Overall, Chicago’s black community isn’t happy with news coverage, which is lacking in pretty much everything. 

“News consumers on the South and West Sides don’t believe Chicago media are meeting their information needs, despite the growth in new neighborhood and niche news outlets, said Franklin. “But the general unhappiness covers up nuances about how some organizations do well and others not.” 

It’s an issue this blog (and others) have brought up in recent years, particularly after the death of George Floyd as many Black Chicagoans criticized news coverage of the rioting and looting two years ago and again another round of looting two months later after a police officer shot an unarmed suspect in Englewood. The newsrooms in Chicago – and we’re not talking about on-air roles but behind the scenes – remain mostly white. Controversial Chicago politicians have also joined in the criticism, including Chicago Mayor Lori Lightfoot and Cook County State’s Attorney Kim Foxx. 

The results of the study revealed some interesting facts – South and West siders are cool to paywalls, given both areas are mostly low-income and have high rates of poverty; many respondents say local news doesn’t cover a particular issue enough and over a third say local news is biased and doesn’t reflect the experiences of their communities.  Several respondents also say local news is too skewed toward the view of law enforcement. 

Believe it or not, some respondents crime wasn’t covered enough on local news, though if you watch on any channel, it doesn’t seem that way. A WGN-TV poll taken last year showed 31.5 percent thought likewise. 

To read the study in full, click here


The syndicated version of Dateline is moving to a new home locally as repeats of the newsmagazine series moves to NBC-owned WMAQ-TV (NBC 5) in September.

The move is obviously being made to fill the hole in the daytime schedule left by Ellen, who is exiting next month as Kelly Clarkson’s talk show takes over her old 3 p.m. time slots on the NBC-owned stations. So naturally, something was needed to fill the time vacated by Clarkson’s move. However, no official announcement from NBC 5 on where the daily version of Dateline would air on the station’s schedule.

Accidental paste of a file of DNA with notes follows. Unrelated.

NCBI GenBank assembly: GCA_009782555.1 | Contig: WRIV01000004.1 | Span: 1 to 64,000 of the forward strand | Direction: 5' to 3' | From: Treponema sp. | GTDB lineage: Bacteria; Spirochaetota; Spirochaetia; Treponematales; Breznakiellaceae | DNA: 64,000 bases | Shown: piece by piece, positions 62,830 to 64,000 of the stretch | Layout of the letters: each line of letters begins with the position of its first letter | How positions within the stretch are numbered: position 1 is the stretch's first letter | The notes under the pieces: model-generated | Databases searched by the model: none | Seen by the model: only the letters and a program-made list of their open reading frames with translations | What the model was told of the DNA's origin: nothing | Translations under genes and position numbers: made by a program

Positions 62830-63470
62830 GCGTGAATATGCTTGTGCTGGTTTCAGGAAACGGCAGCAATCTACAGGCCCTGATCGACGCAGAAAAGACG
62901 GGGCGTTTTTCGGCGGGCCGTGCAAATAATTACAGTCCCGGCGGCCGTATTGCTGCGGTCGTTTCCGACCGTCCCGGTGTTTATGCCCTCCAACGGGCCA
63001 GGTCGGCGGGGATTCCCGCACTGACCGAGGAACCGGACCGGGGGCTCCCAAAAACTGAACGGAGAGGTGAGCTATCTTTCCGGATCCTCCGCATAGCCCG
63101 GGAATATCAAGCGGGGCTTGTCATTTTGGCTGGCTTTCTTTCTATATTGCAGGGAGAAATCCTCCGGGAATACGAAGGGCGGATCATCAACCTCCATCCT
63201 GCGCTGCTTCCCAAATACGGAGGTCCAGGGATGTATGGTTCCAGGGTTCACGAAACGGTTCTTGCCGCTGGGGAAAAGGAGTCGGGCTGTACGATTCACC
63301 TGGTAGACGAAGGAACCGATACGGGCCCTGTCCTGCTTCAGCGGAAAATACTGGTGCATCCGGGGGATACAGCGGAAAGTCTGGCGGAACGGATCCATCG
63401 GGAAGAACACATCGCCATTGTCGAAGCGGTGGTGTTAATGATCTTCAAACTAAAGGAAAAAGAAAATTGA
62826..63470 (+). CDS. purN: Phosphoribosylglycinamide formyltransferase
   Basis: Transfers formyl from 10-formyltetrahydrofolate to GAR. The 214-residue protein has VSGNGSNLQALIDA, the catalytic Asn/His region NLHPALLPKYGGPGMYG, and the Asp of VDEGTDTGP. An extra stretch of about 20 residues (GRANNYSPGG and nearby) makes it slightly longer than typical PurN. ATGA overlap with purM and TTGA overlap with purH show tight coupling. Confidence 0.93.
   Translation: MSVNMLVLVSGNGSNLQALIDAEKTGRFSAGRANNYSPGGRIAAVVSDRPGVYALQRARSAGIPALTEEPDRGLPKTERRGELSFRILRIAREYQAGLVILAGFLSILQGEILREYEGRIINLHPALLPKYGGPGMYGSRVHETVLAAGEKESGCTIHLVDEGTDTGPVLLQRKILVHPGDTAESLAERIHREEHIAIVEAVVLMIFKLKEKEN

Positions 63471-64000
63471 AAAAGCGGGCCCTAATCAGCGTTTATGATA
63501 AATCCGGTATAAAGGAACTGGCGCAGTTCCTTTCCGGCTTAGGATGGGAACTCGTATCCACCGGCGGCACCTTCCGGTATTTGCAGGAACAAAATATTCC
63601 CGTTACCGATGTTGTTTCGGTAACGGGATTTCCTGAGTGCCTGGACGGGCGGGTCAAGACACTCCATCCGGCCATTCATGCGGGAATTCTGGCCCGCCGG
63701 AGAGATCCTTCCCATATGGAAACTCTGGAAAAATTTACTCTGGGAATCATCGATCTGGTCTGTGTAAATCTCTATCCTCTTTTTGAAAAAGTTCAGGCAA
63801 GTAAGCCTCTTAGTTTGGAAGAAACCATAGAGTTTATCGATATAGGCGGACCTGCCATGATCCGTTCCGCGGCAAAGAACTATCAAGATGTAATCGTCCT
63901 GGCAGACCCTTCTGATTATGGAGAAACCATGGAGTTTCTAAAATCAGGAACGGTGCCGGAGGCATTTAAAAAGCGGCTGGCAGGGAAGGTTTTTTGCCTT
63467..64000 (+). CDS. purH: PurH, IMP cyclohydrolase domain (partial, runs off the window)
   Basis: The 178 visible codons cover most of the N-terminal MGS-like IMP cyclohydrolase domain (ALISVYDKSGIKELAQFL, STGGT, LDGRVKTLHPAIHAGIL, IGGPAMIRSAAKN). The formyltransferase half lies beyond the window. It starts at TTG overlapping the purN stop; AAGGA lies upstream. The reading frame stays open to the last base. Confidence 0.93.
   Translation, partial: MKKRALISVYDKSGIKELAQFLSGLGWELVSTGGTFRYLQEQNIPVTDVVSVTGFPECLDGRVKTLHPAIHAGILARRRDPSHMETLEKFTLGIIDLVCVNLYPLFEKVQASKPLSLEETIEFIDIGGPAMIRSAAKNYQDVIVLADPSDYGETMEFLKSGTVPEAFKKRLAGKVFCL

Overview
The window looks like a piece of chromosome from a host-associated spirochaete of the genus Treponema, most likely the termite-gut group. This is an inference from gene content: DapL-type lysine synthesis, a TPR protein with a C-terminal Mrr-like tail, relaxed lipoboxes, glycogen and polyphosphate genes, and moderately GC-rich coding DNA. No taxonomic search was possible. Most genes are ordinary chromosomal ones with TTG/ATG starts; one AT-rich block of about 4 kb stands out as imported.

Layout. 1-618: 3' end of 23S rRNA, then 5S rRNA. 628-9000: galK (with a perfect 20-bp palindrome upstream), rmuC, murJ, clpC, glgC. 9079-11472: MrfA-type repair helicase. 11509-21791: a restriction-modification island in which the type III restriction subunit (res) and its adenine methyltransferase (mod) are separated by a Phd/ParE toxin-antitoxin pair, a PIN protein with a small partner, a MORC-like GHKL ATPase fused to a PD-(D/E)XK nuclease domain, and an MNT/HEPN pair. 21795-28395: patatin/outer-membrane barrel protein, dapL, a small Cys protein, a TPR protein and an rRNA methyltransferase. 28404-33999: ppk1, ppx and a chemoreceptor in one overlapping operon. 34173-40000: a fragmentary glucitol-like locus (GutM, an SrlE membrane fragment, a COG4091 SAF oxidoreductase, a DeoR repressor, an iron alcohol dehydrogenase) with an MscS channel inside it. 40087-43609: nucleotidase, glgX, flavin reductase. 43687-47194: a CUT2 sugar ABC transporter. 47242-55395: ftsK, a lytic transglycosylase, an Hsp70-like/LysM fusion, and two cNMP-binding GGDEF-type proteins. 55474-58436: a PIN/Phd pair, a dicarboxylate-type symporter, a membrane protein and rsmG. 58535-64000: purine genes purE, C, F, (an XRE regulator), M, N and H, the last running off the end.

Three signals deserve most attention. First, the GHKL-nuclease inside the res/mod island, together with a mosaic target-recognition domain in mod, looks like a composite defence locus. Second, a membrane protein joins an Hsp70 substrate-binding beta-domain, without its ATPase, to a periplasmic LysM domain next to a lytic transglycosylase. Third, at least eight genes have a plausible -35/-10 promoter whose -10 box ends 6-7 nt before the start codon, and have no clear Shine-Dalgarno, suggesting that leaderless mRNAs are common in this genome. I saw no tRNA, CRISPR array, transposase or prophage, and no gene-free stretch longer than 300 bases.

NBC-owned stations in New York (WNBC), Dallas (KXAS), Washington D.C. (WRC), and Miami (WTVJ) also acquired Dateline as did KRON San Francisco, KPNX Phoenix, KUSA Denver, KXTV Sacramento, and WDRB Louisville.

Currently airing new episodes on NBC, Dateline is syndicated by NBCUniversal Syndication Studios, who share a corporate parent with NBC and the NBC-owned stations in Comcast.

Dateline has aired in syndication since 2017, but relying on “true crime” stories as the genre continues to pull viewers in as locally, syndicated Dateline repeats currently air on Fox-owned WPWR-TV/My50 at 10 p.m. Even though Dateline is exiting the station as a strip, the program is likely to remain at My50 as a weekly offering through MyNetwork TV. Dateline repeats also air on CNBC and MSNBC.


The latest PPM numbers brought good news from iHeartMedia’s Rock 95.5 – the station finished in a three-way tie for tenth place, up 20 percent from last month, marking the highest rating seen on the frequency in years. The mainstream rock station launched in September 2020 after suffering through a wheel of failed formats since WNUA signed off in 2009. 

Rock 95.5 is far ahead of Cumulus’ WKQX-FM (soon to be rebranded as Q101) who finished in 22nd place, and not far behind from rockers The Drive (WDRV-FM, fifth) and WXRT-FM (sixth). iHeartMedia placed two other stations in the top ten: V103 (who finished first) and Lite 93.9 (WLIT-FM, who finished fourth.)  More importantly, Rock 95.5 jumped from eighth place to second place in a tie with Spanish-language WOJO-FM in the 25-54 demo behind NPR’s WBEZ, who finished third overall and fell back to second place in the mornings behind WBBM-AM. 

While older-skewing rock stations were the dominant genre overall with three stations in the top ten, Hip-Hop and Top 40 stations fared much better in key younger demos with iHeartMedia’s WKSC taking the top spot in 18-34 followed by Audacy Top 40 rival B96 taking second and Hip-Hop outlet WGCI taking third.